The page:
Sarah Boseley, health editor
Friday October 29, 2004
About 100,000 Iraqi civilians – half of them women and children – have died in Iraq since the invasion, mostly as a result of airstrikes by coalition forces, according to the first reliable study of the death toll from Iraqi and US public health experts.
The study, which was carried out in 33 randomly-chosen neighbourhoods of Iraq representative of the entire population, shows that violence is now the leading cause of death in Iraq. Before the invasion, most people died of heart attacks, stroke and chronic illness. The risk of a violent death is now 58 times higher than it was before the invasion.
Last night the Lancet medical journal fast-tracked the survey to publication on its website after rapid, but extensive peer review and editing because, said Lancet editor Richard Horton, “of its importance to the evolving security situation in Iraq”. But the findings raised important questions also for the governments of the United Sates and Britain who, said Dr Horton in a commentary, “must have considered the likely effects of their actions for civilians”.
The research was led by Les Roberts of the Johns Hopkins Bloomberg School of Public Health in Baltimore. Five of the six Iraqi interviewers who went to the 988 households in the survey were doctors and all those involved in the research on the ground, says the paper, risked their lives to collect the data. Householders were asked about births and deaths in the 14.6 months before the March 2003 invasion, and births and deaths in the 17.8 months afterwards.
When death certificates were not available, there were good reasons, say the authors. “We think it is unlikely that deaths were falsely recorded. Interviewers also believed that in the Iraqi culture it was unlikely for respondents to fabricate deaths,” they write.
They found an increase in infant mortality from 29 to 57 deaths per 1,000 live births, which is consistent with the pattern in wars, where women are unable or unwilling to get to hospital to deliver babies, they say. The other increase was in violent death, which was reported in 15 of the 33 clusters studied and which was mostly attributed to airstrikes.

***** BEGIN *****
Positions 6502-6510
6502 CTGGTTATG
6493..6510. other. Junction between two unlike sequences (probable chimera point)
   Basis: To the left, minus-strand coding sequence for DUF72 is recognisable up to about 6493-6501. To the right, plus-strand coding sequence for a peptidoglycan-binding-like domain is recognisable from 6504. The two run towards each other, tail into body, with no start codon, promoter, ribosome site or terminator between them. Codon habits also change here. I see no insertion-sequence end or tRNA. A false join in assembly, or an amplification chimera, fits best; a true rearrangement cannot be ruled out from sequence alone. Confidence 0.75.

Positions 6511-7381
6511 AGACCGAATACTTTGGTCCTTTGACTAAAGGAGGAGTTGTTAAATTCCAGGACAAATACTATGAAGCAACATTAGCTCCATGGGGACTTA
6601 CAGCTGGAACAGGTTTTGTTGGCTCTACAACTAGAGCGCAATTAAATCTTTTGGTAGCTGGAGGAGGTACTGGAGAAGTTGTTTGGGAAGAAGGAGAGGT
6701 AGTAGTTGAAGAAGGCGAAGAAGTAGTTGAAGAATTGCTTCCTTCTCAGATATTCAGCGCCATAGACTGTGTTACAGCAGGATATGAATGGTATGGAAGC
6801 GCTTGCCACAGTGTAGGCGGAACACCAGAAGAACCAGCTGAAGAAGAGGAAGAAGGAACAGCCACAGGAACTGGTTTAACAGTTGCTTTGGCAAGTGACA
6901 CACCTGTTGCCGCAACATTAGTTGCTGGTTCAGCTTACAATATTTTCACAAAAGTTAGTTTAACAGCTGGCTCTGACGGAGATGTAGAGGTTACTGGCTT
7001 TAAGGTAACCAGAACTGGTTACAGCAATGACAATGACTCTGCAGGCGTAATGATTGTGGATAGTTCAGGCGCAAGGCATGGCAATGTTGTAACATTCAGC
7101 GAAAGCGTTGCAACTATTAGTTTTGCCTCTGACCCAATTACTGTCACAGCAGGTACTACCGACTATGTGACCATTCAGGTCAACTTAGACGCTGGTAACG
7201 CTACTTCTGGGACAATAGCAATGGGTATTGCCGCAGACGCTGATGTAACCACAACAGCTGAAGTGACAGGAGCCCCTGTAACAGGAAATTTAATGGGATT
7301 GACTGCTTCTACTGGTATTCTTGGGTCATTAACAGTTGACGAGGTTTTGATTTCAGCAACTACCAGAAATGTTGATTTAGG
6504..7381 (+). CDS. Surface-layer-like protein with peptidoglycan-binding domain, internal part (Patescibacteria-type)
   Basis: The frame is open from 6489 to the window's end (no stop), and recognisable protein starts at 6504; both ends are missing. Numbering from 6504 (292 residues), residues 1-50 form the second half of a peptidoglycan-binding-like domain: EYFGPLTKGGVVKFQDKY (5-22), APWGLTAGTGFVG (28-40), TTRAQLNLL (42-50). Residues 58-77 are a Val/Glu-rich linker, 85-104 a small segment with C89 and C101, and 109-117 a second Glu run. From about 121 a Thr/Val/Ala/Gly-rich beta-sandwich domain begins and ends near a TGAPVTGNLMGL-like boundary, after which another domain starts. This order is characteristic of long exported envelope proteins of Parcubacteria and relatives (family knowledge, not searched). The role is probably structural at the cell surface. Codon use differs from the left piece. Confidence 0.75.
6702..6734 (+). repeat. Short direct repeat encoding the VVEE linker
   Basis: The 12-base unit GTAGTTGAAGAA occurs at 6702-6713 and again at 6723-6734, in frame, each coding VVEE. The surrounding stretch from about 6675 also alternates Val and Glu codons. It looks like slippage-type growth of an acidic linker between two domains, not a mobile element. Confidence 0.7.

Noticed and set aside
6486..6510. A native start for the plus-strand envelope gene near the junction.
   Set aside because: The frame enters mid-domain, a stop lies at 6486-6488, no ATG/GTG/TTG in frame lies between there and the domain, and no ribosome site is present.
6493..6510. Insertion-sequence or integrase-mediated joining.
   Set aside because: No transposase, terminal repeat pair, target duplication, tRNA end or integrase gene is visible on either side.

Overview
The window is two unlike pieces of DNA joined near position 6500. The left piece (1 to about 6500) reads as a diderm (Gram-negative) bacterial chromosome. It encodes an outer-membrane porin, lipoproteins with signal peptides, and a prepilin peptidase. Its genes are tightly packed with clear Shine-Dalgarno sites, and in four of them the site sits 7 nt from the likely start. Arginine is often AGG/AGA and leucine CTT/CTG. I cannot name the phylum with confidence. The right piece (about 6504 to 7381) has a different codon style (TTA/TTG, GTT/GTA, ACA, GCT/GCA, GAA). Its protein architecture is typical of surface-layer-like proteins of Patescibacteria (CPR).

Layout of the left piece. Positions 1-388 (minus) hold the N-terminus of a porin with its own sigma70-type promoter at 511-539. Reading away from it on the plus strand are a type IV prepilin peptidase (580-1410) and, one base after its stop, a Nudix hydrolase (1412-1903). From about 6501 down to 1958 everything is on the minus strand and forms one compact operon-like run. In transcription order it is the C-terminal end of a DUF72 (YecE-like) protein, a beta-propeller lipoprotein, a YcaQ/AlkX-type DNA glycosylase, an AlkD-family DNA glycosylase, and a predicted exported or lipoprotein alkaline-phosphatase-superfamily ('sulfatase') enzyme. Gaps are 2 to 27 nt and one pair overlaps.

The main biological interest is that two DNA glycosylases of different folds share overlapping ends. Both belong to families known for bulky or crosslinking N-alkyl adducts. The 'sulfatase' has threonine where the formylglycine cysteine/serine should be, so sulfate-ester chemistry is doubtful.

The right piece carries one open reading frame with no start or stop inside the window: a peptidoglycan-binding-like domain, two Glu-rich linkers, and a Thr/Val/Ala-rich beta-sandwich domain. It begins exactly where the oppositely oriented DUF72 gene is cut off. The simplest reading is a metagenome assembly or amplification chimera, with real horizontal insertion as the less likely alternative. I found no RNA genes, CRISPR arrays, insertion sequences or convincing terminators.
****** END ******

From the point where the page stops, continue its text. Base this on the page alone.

“Despite widespread Iraqi casualties, household interview data do not show evidence of widespread wrongdoing on the part of individual soldiers on the ground,” write the researchers. Only three of the 61 deaths involved coalition soldiers killing Iraqis with small arms fire. In one case, a 56-year-old man might have been a combatant, they say, in the second a 72-year-old man was shot at a checkpoint and in the third, an armed guard was mistaken for a combatant and shot during a skirmish. In the second two cases, American soldiers apologised to the families.
“The remaining 58 killings (all attributed to US forces by interviewees) were caused by helicopter gunships, rockets or other forms of aerial weaponry,” they write.
The biggest death toll recorded by the researchers was in Falluja, which registered two-thirds of the violent deaths they found. “In Falluja, 23 households of 52 visited were either temporarily or permanently abandoned. Neighbours interviewed described widespread death in most of the abandoned houses but could not give adequate details for inclusion in the survey,” they write.
The researchers criticise the failure of the coalition authorities to attempt to assess for themselves the scale of the civilian casualties.
“US General Tommy Franks is widely quoted as saying ‘we don’t do body counts’,” they write, but occupying armies have responsibilities under the Geneva convention.”This survey shows that with modest funds, four weeks and seven Iraqi team members willing to risk their lives, a useful measure of civilan deaths could be obtained.”